Thursday, September 26, 2013

Developing your postitive digital footprint

Hi Everyone, 
Our digital footprint needs to be positive. Understanding the importance a positive digital persona carries could be the difference in your academic, professional, and personal goals.  Based on my research on this topic I've made a PowerPoint of ten tips we can adhere to for a positive digital profile. 

This is a glimpse at some of the topics I will be discussing as we learn about branding our own digital image to be as positive as possible.  These ten strategies will help build your online identity.

•Creating a visual identity

•Cross-Link and post your links

•Google Alert Yourself

•Practice the art of unfollowing and defriending

•Develop your PLN’s and Communities of Practice

•Be a Web 2.0 participant not a bystander

•Lead by example

•Separate professional from personal

•Launch your own PR campaign

•Publicize your efforts
Once you begin to project your online persona across multiple programs an online visual representation will associate itself to your name. You should be careful and create a visual specific to you. For example in the power point you will see someone who is a healthcare professional, it is easy to distinguish. If she participates in online actives centered around her profession she will build an online identity or footprint. Having this picture to back that up will provide a positive visual association for her online identity.

 “You should create a visual identity for your professional persona. This picture will be associated with you and your content. To do this, you will need an image to go with your online identity. Paying for good headshots can be a worthwhile investment. Determine the image you want to project. Do you want to be seen as a confident professional or casual person?” (Hengstler, 2010)

My next suggestion based on research is cross linking.  By cross linking and creating a digital pathway of your material, you can double your online exposure. Now that we’ve discussed setting up a positive image, it is time to sell that image to all potential employers as well as fellow professionals. One way to sell that image is to cross link your  contributions or posts within separate web 2.0 tools.
"When you create links of your posts or website or blog, you publicize yourself online, thereby spreading your digital footprint. When you comment on any other post, you could link you name to another forum or blog where your name appears. This spreads your digital footprint like magic.”(Nneka,2012)

 Next I want to discuss being  proactive. When it comes to your digital footprint, be proactive. To maintain a positive social profile means you have to be in control of your online presence. There are however,aspects of an online presence that are out of your control. We’ve learned so far to be in control of your personal brand, but what about the times your friend, who does not share your professionalism, or perhaps does not have the background in creating and maintaining a positive digital footprint causes a problem post with your name on it. This person may not think twice about posting something they find comical and tagging your name on it as well. With Google alerts you can maintain an updated presence by playing defense against such happenings.  The offensive is maintained by being proactive about your digital footprint, the defense is making sure those around you play fair with your name as well. Google alert is one way to do this. "This enables you to know when you name is mentioned online. By registering for Google alerts, you get alerted on your mail whenever your books are cited or whenever a tag of you is created" (Nneka, 2012)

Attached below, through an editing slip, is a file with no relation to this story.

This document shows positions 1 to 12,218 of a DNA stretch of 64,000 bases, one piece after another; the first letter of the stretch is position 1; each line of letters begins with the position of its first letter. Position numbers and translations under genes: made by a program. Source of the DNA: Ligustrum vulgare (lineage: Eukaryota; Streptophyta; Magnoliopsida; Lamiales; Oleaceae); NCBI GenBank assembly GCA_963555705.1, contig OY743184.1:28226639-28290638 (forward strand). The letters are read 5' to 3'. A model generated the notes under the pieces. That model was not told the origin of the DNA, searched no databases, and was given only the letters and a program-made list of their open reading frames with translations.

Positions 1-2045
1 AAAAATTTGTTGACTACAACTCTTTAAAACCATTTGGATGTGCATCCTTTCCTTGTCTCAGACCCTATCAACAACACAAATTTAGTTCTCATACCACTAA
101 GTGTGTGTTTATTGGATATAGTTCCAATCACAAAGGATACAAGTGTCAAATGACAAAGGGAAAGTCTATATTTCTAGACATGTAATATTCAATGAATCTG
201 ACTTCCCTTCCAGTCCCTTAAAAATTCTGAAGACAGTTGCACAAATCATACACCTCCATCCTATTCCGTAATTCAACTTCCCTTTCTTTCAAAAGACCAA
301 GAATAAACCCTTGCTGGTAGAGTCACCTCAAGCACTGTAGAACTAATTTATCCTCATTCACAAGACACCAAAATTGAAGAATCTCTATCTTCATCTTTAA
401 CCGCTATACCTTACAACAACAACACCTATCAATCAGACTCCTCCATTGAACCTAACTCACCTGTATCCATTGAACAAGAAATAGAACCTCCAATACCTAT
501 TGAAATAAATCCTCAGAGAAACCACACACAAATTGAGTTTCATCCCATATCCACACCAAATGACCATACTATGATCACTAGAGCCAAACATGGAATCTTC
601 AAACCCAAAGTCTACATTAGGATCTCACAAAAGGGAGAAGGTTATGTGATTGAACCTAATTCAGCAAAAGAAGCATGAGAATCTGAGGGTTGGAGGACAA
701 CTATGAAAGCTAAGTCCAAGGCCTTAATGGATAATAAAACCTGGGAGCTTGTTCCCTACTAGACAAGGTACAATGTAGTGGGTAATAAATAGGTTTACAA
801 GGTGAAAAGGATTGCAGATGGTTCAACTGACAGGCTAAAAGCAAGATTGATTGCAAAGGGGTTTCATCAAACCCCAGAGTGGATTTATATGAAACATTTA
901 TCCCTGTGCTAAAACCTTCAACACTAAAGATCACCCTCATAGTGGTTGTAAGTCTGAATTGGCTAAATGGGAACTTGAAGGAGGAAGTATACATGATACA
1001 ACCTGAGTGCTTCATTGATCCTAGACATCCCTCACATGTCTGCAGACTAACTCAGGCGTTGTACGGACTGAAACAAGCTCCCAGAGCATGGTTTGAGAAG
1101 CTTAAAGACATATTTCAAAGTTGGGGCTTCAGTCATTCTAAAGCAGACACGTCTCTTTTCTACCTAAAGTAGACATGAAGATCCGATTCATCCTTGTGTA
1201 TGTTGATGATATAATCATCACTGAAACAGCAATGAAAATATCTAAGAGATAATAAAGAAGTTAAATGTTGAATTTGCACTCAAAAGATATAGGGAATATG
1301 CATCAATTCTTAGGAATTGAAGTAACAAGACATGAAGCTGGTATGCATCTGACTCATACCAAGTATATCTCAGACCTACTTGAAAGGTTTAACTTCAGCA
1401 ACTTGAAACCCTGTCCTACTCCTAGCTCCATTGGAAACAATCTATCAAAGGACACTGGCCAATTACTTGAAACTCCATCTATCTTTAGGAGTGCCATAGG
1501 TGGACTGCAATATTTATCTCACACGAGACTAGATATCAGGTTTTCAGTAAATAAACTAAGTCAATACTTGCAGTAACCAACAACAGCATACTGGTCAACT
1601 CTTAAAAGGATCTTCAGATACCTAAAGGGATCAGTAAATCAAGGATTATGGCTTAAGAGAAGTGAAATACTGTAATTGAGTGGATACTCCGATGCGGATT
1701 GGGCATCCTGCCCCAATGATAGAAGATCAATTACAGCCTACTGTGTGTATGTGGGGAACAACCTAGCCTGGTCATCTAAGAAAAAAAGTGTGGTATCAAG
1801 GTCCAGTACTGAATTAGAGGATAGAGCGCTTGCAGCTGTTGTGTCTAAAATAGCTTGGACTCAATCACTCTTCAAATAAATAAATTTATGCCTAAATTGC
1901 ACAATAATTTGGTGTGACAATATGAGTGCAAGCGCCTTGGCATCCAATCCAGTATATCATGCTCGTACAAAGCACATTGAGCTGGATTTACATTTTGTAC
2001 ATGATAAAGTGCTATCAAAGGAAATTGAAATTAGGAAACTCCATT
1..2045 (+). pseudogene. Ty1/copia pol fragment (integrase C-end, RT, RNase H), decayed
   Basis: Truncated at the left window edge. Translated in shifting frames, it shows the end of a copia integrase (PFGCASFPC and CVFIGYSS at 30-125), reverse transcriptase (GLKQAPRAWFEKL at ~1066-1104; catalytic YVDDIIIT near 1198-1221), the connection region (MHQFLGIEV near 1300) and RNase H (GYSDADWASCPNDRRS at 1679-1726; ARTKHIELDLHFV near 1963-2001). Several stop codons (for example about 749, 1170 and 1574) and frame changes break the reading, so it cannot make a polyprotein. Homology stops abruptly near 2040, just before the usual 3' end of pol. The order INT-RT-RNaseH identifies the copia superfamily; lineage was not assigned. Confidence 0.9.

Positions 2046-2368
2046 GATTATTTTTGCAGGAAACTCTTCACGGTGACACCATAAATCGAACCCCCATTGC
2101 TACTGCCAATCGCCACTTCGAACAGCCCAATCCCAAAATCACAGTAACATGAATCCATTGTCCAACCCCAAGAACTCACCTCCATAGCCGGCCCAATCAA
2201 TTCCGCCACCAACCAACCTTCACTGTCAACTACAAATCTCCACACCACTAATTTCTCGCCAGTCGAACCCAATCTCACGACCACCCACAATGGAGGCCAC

I want to talk more about being defensive with your name. Managing individuals and their content in online networks is another defensive play in building a strong online profile. If you are connected to someone who posts questionable material, then it may be time to “unconnect” them from yourself. Just like the friends that never grew up, we all have people we are connected to, that might not be at the same point and time we are at in life. These types of people can be hazardous to your positive digital footprint.  It can be as simple as them posting and tagging a photo of you from high school out of the blue one day, because they think it is a funny picture. Remember not everyone is going to be as proactive as you are about creating and maintaining a proud digital footprint.

“The practice of cutting someone from your network has various terms, “unfriend” in Facebook or “unfollow” in Twitter. When you build networks, make sure you know how to sever connections. If a colleague, professional, or other person with whom you are networked posts materials that you would consider problematic, privately let the other person know that while you value his/her contributions, some recent content does not adhere to your professional standards”(Hengstler, 2010)
Next we will discuss encouraging PLN’s. We just talked about sifting through those people in your life that might need to become defriended or distanced, in order to maintain a positive digital footprint.  That is one way to play a defense in protecting who you are online. A great offense to take after that would be to then connect with those who are like minded. Start developing and actively participating in personal learning networks and environments with people who are at the same place in life as you. 

  “By encouraging and supporting beginning teachers in developing their own PLNs, schools, and districts can help them forge their positive digital footprints as an educator, provide extensive collaborative support and establish a rich source of ideas and professional development during their first years in the classroom." ( Hewson ,2013)
By participating in web 2.0 you are continually developing your footprint.
“It can start with just a few simple steps, such as joining twitter and other educational social networks, developing a blog and/or commenting on the blogs of other professionals or participating in the myriad of online webinars and educational conferences”-(Hewson, 2013)